The secrecy was entirely one-sided - Eli had grown up seeing pictures of my mom and her brothers, hearing all about them, knowing about Aaron's double identity, and everything. There was full transparency with his family of origin. Moses, Anne, Rosie, and Eli all wanted to meet Aaron's family
We asked Eli if he had any idea why Aaron would keep the families separate, and he said he had none - he said his grandfather/Aaron's father was an incredibly loving, warm, guy (which sounds just like Aaron). Eli said his grandmother/Aaron's mother was a bit funny, but it's hard to imagine that was enough to cause a double life.
We were all completely boggled and shocked, and we all found Eli very likable and warm and pleasant. But the alleged estrangement from Aaron's family of origin makes much, much less sense now. It's the first time I've felt any sadness in this whole strange story - these lovely people, so many decades of relationships and celebrating milestones lost, for no apparent reason.
Minivet sends along Where the Dudes Are.
A man's best friend is his dawg. Or his pal, bro or buddy, depending on preference. And, more relevant for this blog, depending on location. Revealed for the first time, thanks to the big data generated by gazillions of tweets: the geography of dudeness.
On a different note, we've got houseguests until Wednesday, at which point I'll have more free time to be online.
Some of them appear to have a very sane, reasonable approach to policing and to the proper relationship between the police and the public. Most of you have probably seen the linked message from Nashville police chief Steve Anderson -- it's been all over FB -- but if you haven't, it's worth reading. It consists largely of a response to an email from someone complaining that the Nashville police response to demonstrations against police brutality was insufficiently brutal, and telling the complainer in the gentlest of terms to get his head straight and that the police are there to protect the population generally, including demonstrators.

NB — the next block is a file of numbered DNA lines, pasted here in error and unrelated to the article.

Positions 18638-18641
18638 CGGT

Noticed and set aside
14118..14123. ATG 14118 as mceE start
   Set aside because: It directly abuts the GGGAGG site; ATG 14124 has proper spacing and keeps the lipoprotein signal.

It is immensely comforting seeing some official police statements that are clearly from the same planet I'm living on.
Monday evening, that is, the evening of the 29th of December, 2014. Nominate locations (preferably in the east bay) in the thread.
Update: Hotsy Totsy at 8 seems like the emerging favorite/default.
E. messily rants: This article is super stupid! It makes a bunch of claims at the beginning about how "some monkey dialects can be just as sophisticated as human language" and then go on to list a bunch of examples of... single-word calls about different kinds of danger! Which is an interesting topic, but is not new or exciting.
The idea that different groups of monkeys use different calls is pretty interesting, and, if it's true (I can't hear the examples so somebody else should listen to them) the claim about word modification to add meaning is also pretty neat. But neither of those gets you anywhere near the same universe as "just as sophisticated as human language". The monkeys can still talk about a single category of events (something dangerous is happening) that are happening right now (not, hey, remember yesterday when all those snakes were trying to catch us? Hope they don't come back today!)
I investigated* the paper's first author and he seems legit. And I read the abstract of the paper itself and it also seems at least potentially legit, . So I assume this is another example of reporters blowing something way out of proportion and misunderstandng key ideas or whatever. But with sound files of monkey calls, so if you want to go to Sierra Leone and shoot the shit with the monkeys, you're all set.
*I googled him and looked at his NYU profile.
Heebie's take: No, no, they just didn't finish their sentence. "Some monkey dialects can be just as sophisticated as human language when it's not being very sophisticated." It just got cut off.